I’ve spent too many Christmases agonising over whether I’ve got the appropriate value present for a particular individual, worrying whether I’ve got too much or too little, or thinking about how big that credit card bill will be in the new year.

Now, as the kitchen window-sill fills up with jars of goodness for this year’s Christmas, I stand back with my arms folded and the pungent gases in the kitchen gone and feel just a little bit smug.

Next Sunday I’ll deliver a box full of stuff I’ve made for my mum. She tells me her diabetes won’t be a problem for any sweet stuff I have in mind. Apparently the drugs work really well.

And frankly, it doesn’t matter if she doesn’t like them or can’t eat it. If the jars remain unopened in a cupboard before they’re thrown away, I won’t care. It’s the process of making and giving the stuff I’m interested in. And, if she’s tasted one and realises she can’t eat them without risking a diabetic coma, she can always give them to someone else. I won’t mind.

Mumbai on the move

One look at my diary this morning – it’s only recently I’ve got in to the habit of using my Outlook calendar – and the prospect of four meetings in the space of five hours made it almost a guarantee I’d find it difficult to keep on top of what was going on in Mumbai.

I wanted to know more. I wanted to follow everything. It was almost as though I wanted someone standing next to me the whole day giving me an update on what was going on each and every moment.

What was my motivation exactly? I kept asking myself the same question all day long. Twelve hours later I’m still not entirely sure why.

Was it a mawkish fascination with the emerging story coming out of India ? Was it a genuine interest in news – one which has surfaced over the past couple of days as a result of work ? Was I really a news junkie who was coming to terms with what had formerly seemed like an underlying interest in news ? Or was I, in fact, feeling the effects of the social networking tools such as Twitter or Facebook, getting the news from the web and responding to events on a minute by minute basis?

Shortly after my first meeting just off Shepherds Bush, I retrieved my mobile from my coat pocket. Compared to the difficulties I’d experienced connecting to the internet with my laptop, my mobile was considerably more reliable.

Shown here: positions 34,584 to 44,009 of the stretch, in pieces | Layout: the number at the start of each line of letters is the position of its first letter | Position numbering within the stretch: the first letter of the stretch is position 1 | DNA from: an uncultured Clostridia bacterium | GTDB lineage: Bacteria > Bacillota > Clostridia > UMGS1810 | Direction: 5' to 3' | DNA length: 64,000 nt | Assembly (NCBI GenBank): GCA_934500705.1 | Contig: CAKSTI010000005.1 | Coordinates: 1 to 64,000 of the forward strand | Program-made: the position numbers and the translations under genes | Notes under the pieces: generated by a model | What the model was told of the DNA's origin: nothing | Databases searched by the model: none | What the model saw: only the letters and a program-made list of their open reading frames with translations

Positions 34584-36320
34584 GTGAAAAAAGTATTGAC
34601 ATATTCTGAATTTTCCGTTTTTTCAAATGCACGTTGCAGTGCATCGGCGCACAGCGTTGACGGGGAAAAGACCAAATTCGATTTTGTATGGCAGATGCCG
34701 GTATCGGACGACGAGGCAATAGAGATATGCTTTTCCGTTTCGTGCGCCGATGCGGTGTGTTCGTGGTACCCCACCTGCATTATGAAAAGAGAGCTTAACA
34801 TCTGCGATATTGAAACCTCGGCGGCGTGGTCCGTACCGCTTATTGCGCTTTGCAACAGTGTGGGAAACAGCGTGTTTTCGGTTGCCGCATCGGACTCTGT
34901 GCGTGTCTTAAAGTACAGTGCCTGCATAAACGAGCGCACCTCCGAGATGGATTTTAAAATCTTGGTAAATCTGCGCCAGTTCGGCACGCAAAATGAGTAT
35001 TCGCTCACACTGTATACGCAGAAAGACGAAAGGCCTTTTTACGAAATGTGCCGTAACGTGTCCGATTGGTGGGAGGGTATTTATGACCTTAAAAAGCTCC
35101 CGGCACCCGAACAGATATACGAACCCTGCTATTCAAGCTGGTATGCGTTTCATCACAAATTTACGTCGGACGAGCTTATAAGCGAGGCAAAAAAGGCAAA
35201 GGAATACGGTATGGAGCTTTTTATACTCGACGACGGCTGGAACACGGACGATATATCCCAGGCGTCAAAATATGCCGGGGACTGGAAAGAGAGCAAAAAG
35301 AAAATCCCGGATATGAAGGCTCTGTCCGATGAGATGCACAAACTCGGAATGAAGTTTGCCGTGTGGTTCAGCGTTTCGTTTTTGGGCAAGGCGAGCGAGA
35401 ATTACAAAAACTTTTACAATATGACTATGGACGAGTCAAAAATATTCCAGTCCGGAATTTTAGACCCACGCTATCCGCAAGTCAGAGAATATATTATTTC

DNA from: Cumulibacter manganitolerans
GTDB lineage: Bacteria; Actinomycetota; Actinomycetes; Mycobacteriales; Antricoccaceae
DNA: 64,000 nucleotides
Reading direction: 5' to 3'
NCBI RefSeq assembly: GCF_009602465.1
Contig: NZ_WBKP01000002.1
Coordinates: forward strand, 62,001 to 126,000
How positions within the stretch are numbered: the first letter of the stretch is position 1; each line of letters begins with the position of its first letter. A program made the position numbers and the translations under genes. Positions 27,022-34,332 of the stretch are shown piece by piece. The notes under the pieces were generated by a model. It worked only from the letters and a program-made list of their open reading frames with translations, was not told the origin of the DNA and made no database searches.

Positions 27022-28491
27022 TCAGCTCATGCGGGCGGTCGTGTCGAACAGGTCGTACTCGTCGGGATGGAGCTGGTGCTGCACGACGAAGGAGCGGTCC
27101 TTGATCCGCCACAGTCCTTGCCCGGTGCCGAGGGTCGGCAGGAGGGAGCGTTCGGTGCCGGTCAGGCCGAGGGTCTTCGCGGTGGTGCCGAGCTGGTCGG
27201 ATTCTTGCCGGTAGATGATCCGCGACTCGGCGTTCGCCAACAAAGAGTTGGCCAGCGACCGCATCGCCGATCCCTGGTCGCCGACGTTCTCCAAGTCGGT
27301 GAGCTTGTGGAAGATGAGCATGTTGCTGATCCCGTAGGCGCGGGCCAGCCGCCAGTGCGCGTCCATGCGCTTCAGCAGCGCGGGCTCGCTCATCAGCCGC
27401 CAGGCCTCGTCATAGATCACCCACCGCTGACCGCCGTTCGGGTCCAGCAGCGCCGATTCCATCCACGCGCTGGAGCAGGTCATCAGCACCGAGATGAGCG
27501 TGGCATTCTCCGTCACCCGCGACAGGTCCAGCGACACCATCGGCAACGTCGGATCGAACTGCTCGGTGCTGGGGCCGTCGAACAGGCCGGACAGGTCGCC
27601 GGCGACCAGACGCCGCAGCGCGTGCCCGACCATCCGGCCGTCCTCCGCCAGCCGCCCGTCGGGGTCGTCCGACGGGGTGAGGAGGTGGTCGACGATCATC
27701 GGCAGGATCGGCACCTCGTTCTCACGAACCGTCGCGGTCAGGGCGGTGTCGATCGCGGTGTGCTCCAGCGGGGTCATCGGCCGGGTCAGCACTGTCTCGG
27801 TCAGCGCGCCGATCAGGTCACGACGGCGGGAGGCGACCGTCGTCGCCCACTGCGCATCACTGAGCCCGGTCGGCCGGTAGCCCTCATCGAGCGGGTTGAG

I stumbled on a live update page on the BBC website. I bookmarked it. I was hooked the entire afternoon.

There are obvious caveats which need to be spelled out here. I work there and on that basis I’m biassed. I’m bound to go to the employer for the news. But, for the rest of the day I wanted to keep checking in, checking to see what had happened, what had developed, if the death count had risen, if things had subsided. I wanted things to wind down. I wanted it to be over. I wanted people to be safe.

What transpired – as a consumer of news – was that this particular event was expanding. This made it an unsual experience. Far away in what feels like a distant land, we weren’t learning about what had occurred, but through minute by minute updates we read about a constantly unfolding series of events. It felt like I was there. It felt like this was a battle, or a war. It felt like it has happening just down the road. It felt real.

Looking back on today I can say with certainty that this bizarre method of retrieving news on events shifted focus. Today was about Mumbai, about India, about innocence gunned down, about anger and pain.

As the fast train from London Charing Cross pulled into Hither Green station, I switched on the six o’clock bulletin on the radio, keen to get some kind of summary of events.

I got the snapshot I was looking for and a bit more. British eyewitnesses were returning home.

One man explained how he had barricaded himself in his hotel room, switched off the lights and kept quiet until the worst of it was over. What had begun as a brisk walk from platform six to the ticket hall slowed to a sombre pace.

Here was someone from the UK – completely unknown to me – recalling the experiences he had in a country that felt like it was far, far away in such a way that I felt immediately protective and defensive for him and all those who had suffered like him.

It was an incredible day for an outsider like me and, no doubt, something a whole lot worse for those who experienced it first hand.

If I truly am a news junkie then I hold my hands up in shame. Don’t – please – feel bad of me if that is the case.

Personally, I prefer to think of myself of a normal human being, horrified by what feels like totally unexpected and at times surreal events.